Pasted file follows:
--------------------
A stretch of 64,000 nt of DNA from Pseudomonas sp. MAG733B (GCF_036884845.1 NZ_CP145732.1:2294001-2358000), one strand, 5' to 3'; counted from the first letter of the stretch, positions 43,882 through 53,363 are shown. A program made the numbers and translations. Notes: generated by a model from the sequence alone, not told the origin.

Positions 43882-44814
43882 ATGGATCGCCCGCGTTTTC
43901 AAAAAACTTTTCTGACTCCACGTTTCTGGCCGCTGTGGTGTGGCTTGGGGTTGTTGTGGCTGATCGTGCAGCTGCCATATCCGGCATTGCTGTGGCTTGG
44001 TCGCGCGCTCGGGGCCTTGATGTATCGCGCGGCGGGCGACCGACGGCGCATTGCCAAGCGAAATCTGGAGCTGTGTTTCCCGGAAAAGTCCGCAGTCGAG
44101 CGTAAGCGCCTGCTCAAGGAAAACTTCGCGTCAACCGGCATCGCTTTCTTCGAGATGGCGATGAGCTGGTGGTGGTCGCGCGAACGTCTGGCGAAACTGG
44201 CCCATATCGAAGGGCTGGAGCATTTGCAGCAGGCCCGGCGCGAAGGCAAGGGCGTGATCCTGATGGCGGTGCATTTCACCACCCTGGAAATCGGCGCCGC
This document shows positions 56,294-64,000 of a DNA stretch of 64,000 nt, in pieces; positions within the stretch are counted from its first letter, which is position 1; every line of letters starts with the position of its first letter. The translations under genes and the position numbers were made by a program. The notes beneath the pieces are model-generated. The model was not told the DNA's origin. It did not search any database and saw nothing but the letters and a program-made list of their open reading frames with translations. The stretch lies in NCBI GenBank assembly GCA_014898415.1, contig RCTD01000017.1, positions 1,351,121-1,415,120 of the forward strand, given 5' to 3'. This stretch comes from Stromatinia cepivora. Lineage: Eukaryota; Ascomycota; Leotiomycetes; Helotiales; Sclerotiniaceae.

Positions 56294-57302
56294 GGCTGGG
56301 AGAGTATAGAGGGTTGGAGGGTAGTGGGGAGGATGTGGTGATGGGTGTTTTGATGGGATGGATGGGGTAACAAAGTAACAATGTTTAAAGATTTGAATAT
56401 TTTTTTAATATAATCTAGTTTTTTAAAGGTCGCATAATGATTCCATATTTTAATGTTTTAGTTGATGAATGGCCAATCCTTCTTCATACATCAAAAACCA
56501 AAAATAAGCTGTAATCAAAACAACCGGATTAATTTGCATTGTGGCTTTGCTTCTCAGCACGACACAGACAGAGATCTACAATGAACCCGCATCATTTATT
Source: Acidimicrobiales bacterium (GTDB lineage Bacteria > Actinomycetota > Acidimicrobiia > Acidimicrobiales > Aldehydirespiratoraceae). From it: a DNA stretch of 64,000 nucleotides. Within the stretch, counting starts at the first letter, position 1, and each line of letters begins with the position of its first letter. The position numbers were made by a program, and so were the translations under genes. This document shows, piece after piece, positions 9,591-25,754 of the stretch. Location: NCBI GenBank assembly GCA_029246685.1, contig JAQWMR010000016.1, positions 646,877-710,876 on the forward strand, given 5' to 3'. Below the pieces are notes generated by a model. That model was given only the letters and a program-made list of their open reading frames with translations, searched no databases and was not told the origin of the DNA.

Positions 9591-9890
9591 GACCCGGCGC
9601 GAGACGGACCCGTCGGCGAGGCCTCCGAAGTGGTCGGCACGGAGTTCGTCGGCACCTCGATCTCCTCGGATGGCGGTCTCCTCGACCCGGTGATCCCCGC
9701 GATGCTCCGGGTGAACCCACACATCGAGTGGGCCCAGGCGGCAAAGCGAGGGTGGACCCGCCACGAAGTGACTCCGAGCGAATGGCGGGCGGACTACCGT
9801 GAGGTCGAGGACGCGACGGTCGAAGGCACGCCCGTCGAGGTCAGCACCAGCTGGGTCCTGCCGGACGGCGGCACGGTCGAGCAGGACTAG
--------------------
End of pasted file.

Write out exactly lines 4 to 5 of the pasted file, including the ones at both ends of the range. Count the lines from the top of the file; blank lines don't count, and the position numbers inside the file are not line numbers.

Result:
43901 AAAAAACTTTTCTGACTCCACGTTTCTGGCCGCTGTGGTGTGGCTTGGGGTTGTTGTGGCTGATCGTGCAGCTGCCATATCCGGCATTGCTGTGGCTTGG
44001 TCGCGCGCTCGGGGCCTTGATGTATCGCGCGGCGGGCGACCGACGGCGCATTGCCAAGCGAAATCTGGAGCTGTGTTTCCCGGAAAAGTCCGCAGTCGAG